The US’ extended deterrence concept on the Korean peninsula has been largely successful in deterring North Korean aggression for decades. Despite the ongoing tensions between the two countries, North Korea has not engaged in any major military action since the end of the Korean War in 1953. This is likely due in large part to the US’ strategy of extended deterrence, which has served as a powerful deterrent to North Korean aggression.

Read more: South Korean military apologizes for response to drone incident

Lessons from Ukraine

Despite the US’ success in deterring North Korean aggression, the situation in Ukraine provides a cautionary tale for the US’ extended deterrence concept. In 2014, Russia annexed the Crimean Peninsula from Ukraine, despite the fact that Ukraine had been a US ally since 1992. This event demonstrated the limits of the US’ extended deterrence concept, as the presence of US forces in Ukraine was not enough to deter Russia from taking aggressive action. This suggests that the US’ extended deterrence concept is not infallible and that it can be circumvented by determined adversaries.

Ukraine’s experience has several important lessons for the world. First, it demonstrates that extended deterrence is not a foolproof strategy and that it can be circumvented by determined adversaries. This suggests that the US must be prepared for the possibility that its extended deterrence strategy may not be enough to prevent hostile action from occurring. Second, it highlights the importance of diplomatic and economic measures in deterring aggression.

The US’ economic sanctions against Russia, for example, may have been more effective in deterring Russian aggression than its extended deterrence strategy. Finally, it suggests that the US must be willing to use military force in order to defend its allies and interests abroad. The US’ failure to intervene militarily in Ukraine likely contributed to Russia’s decision to annex the Crimean Peninsula, and this serves as a reminder that the US must be prepared to use military force in order to defend its allies and interests abroad.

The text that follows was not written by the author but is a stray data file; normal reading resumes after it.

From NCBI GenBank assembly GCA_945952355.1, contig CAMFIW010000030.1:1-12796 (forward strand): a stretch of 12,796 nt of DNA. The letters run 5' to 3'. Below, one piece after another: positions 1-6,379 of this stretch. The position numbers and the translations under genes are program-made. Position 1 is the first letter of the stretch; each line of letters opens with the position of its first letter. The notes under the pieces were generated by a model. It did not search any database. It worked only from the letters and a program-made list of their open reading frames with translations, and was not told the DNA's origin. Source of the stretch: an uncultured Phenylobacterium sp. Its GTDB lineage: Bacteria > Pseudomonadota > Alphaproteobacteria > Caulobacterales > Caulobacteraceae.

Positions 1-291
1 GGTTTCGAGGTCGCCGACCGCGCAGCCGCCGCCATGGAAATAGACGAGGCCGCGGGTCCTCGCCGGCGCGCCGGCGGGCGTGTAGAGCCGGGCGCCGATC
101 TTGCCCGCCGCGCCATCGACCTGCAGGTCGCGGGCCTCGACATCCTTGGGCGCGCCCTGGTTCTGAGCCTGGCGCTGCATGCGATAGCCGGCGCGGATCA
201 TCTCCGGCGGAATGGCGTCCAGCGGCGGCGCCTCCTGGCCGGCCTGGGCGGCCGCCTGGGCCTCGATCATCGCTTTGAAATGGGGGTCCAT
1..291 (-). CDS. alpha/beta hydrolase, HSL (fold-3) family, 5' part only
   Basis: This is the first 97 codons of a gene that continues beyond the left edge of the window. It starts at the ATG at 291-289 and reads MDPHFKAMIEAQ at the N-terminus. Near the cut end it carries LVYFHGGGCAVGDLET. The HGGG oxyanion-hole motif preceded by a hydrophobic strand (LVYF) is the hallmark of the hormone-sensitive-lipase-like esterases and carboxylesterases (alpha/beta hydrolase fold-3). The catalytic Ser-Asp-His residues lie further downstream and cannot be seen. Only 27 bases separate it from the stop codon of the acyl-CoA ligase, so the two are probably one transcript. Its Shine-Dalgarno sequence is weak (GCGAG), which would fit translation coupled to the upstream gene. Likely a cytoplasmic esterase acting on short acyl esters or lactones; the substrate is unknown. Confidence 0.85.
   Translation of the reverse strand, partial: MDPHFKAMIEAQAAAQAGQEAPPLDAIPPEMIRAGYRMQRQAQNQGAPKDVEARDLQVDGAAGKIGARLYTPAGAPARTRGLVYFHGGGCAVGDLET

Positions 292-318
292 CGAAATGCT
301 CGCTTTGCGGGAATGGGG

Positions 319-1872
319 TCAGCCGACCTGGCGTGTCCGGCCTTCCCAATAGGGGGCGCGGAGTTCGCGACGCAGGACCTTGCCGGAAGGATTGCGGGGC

Read more: South Korean military retrieved North Korean missile debris

The US extended deterrence might not be able to hold on to the Korean peninsula in the future because of the changing geopolitical landscape. As North Korea continues to develop its nuclear arsenal, the credibility of the US’ security guarantee will not be the same as it used to be. Additionally, the US is increasingly focusing its attention on its competition with China, which could lead to a shift in US policy toward North Korea that does not involve a security guarantee. As tensions between the US and North Korea continue to escalate, the possibility of a successful US extended deterrence holding on to the Korean peninsula is becoming increasingly unlikely. Thus, extended deterrence is eroding, and it is clearly evident. Ukraine has taught the world a lesson; this needs to be taken seriously.

 

The writer is working as a Research Officer at CISS AJK. The views expressed in this article are the author’s own and do not necessarily reflect the editorial policy of Global Village Space.